As soon as I had found the key to Shaun’s, placed under a bench outside her flat, I breathed a sigh of relief and felt a wave of thankfulness sweep over me.
The non-stop travel from America and the loss of my night and sleep had started to wear on me and all I wanted to do was close my eyes and just be.
But it didn’t last long. No sooner had I begun to relax there was a bang on the door.
Ignore it, I thought. You don’t live here. Don’t open the door.
Then, another knock.
OK. Ask who it is.
I stubbornly got up and walked to the door.
“Who is it?”
“It’s Tim,” said a heavily accented Australian from behind the bright blue painted door.
Right. That meant nothing to me.
I figured if he said his name, he must have known the people living there, so I popped the door ajar and poked my tired head out.
“Oh right, hey there, you must be Shaun’s friend.”
I opened the door the rest of the way.
“I’ve just come to pick up my mail, I used to live here.”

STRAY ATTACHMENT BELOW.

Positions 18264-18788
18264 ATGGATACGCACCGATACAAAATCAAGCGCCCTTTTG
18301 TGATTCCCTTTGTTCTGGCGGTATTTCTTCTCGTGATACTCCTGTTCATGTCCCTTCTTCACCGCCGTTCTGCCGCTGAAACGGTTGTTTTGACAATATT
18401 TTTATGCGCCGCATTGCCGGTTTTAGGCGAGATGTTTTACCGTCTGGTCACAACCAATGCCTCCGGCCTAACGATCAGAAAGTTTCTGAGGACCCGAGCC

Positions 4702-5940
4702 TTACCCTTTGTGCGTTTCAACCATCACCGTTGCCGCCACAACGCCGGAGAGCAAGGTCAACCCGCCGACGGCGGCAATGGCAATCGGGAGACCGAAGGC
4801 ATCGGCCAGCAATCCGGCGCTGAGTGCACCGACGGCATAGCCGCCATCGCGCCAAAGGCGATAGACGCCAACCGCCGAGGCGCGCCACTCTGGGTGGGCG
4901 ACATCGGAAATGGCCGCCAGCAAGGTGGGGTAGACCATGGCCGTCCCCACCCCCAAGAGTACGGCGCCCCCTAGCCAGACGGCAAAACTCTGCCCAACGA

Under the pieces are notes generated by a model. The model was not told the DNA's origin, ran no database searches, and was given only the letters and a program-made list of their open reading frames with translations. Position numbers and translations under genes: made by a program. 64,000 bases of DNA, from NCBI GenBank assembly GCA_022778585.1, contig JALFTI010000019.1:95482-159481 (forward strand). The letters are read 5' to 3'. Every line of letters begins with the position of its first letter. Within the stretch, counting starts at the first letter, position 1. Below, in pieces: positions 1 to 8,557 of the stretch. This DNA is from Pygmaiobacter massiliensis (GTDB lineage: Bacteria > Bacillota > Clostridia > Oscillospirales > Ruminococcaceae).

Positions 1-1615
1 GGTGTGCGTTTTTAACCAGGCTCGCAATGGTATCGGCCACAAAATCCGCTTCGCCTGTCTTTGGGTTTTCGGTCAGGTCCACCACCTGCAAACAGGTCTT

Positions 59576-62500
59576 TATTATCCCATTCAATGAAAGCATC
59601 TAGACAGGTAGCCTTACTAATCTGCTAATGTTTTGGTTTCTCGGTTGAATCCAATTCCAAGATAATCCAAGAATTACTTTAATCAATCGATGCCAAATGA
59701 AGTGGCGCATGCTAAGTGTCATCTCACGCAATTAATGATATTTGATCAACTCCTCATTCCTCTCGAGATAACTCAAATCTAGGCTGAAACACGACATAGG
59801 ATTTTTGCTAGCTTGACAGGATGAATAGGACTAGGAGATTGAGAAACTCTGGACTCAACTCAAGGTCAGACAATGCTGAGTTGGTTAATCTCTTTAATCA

I let him in, retreating back to my couch.
“So, where ya’ been?”
Thus, our conversation began, and the sleep I was so looking forward to quickly slipped through my fingers.
We chatted on for quite some time, sharing stories of traveling, his take on London (doesn’t like it) and where I could go to get food, since if I couldn’t sleep, damn it, I would eat.
“Well, I am going up to St. Paul’s and if you want to come up there I will keep you company and have a beer.”
Day drinking is a rare thing for me. But, there are times when it just fits. That afternoon in London, on my very first day of long-term travel, it fit. A new town. A stranger whom I immediately clicked with. It just made perfect sense.
Tim and I hopped on the DLR followed by the tube and talked London. Then, when we got off at St. Paul, we talked travel. And then, once we were situated at the bar, we just talked.
The immense exhaustion I was staring dead on disappeared for those few hours and the excitement and awe of where I was, coupled with the realization of what I was doing, fueled me beyond belief.
It was nice to be awake … drinking Peroni … hanging out at a nice pub (not the typical pub you think of when you think of British pubs, instead it was more sterile with a shiny white floor, sleek bar, suits seated at tables, hip servers wearing all black) … and having good conversation.
We hadn’t meant to stay as long as we did … but after a couple of hours it was time to go. Shaun was due home and there was no way I was going to be late to see her.
After his friend helped me “top up” my new UK cell phone, we parted ways. He and his friend off to go about town and me back on the train to Shaun’s.
This time, I knew where I was going.